Ensuring sustainable, resilient and inclusive food systems is crucial for cities

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On 8 March, the event “Cities and sustainable, resilient and inclusive food systems” co-organized by the Global Cities Hub (GCH) and the Nutrition in City Ecosystems (NICE) project, in collaboration with FAO, raised huge interest. It gathered city representatives from Bangladesh, Kenya and Rwanda, and various international stakeholders dealing with the issue, including FAO, WHO, RUAF, ICLEI, GAIN, SUN, UNECE, WFP, Helvetas, academic institutions, private foundations, etc.


As the world urbanizes rapidly, the number of cities increases. They grow bigger over time and often become disconnected from their rural zones producing food. How we will manage to feed these cities in the future is a truly existential question for the majority of the world’s population. Cities consume 80% of the food worldwide, while 80% of the food is still produced in rural areas. Although the issue of food systems used to be of interest mainly in the “Global South”, it is today largely recognized that ensuring sustainable, resilient and inclusive food systems is a concern for all countries.


The issue is not only about the availability of food, but also about food that is safe, nutritious, healthy, and tasty. It is about reflecting upon all components of complex food systems which include various food-related activities: production, aggregation, processing, wholesale, retailing, purchase, preparation and consumption. It concerns many actors: farmers, consumers, public authorities at all levels, private businesses, NGOs, etc. It cuts across various dimensions: economic, social, health, cultural, environmental, political, etc., and has a huge impact on every one of us.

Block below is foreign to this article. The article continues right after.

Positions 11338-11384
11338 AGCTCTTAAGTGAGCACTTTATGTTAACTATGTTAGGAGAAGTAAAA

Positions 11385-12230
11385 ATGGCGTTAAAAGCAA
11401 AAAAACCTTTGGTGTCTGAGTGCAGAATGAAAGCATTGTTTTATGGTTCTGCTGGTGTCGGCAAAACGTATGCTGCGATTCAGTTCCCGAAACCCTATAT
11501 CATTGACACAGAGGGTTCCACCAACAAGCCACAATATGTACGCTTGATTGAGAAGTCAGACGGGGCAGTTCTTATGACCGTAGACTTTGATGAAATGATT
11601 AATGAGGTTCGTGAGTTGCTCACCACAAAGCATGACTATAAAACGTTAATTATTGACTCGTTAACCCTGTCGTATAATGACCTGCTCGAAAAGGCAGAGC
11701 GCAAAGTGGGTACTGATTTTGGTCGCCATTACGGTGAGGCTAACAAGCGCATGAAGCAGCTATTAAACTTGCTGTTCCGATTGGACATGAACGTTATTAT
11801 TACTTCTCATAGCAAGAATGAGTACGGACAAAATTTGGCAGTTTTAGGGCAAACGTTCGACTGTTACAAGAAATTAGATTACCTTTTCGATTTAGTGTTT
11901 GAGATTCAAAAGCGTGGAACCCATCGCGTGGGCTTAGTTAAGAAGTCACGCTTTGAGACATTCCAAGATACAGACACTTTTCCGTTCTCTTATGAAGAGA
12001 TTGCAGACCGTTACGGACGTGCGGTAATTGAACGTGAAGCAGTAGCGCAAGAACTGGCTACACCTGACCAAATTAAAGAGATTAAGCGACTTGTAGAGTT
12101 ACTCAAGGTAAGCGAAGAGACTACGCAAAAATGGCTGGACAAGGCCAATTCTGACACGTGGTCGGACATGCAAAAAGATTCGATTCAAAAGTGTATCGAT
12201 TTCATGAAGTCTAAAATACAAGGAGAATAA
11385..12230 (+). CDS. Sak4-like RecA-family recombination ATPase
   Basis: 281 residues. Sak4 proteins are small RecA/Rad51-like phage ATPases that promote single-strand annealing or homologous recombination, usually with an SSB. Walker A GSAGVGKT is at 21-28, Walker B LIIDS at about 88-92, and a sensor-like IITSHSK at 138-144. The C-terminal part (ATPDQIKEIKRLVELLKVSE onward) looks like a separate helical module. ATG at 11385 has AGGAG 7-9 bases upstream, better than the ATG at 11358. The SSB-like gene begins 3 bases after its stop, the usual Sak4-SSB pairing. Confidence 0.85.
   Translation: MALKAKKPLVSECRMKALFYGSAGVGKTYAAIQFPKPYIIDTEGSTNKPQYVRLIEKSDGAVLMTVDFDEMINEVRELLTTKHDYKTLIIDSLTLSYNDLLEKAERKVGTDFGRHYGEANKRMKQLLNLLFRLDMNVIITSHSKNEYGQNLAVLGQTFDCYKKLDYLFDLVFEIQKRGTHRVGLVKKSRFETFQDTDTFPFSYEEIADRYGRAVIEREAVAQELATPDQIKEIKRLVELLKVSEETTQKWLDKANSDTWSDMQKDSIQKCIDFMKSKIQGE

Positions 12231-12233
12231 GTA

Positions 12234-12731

The event held at GCH headquarters discussed the importance to include cities, local and regional governments (LRGs) in international debates addressing the transformation of food systems. Indeed, given their understanding of the local context and issues at hand, their capacity to work following a multistakeholder approach and their competencies in shaping food systems, it is crucial to include LRGs in the debate, so as to foster “multi-level governance”. However, for that to become a reality, it is necessary to clarify the roles and responsibilities of LRGs in relation to the food system in place. It is also crucial to facilitate the connection between LRGs and the national level, to support city-to-city learning on the issue and to strengthen advocacy in favour of multi-level governance in collaboration with various partners.


At the event, it was interesting to learn about the NICE project which seeks to reduce poverty and improve nutrition in six secondary cities in Bangladesh (Dinajpur, Rangpur), Kenya (Bungoma and Busia) and Rwanda (Rubavu, Rusizi), with a focus on vulnerable urban populations. It does so by strengthening food system governance through connecting all relevant actors, and by working both on the supply and demand sides at local level for safe, nutritious, healthy and sustainable food.


Ensuring sustainable, resilient and inclusive food systems is crucial for cities. It is important that the issue gets more visibility within the International Geneva ecosystem which gathers various stakeholders in the area of food, nutrition, health and urbanization. The Global Cities Hub will continue to engage on this issue in order to elevate it on the agenda of the international community in Geneva.



Photo credit: Rachel Natali, Sight & Life Foundation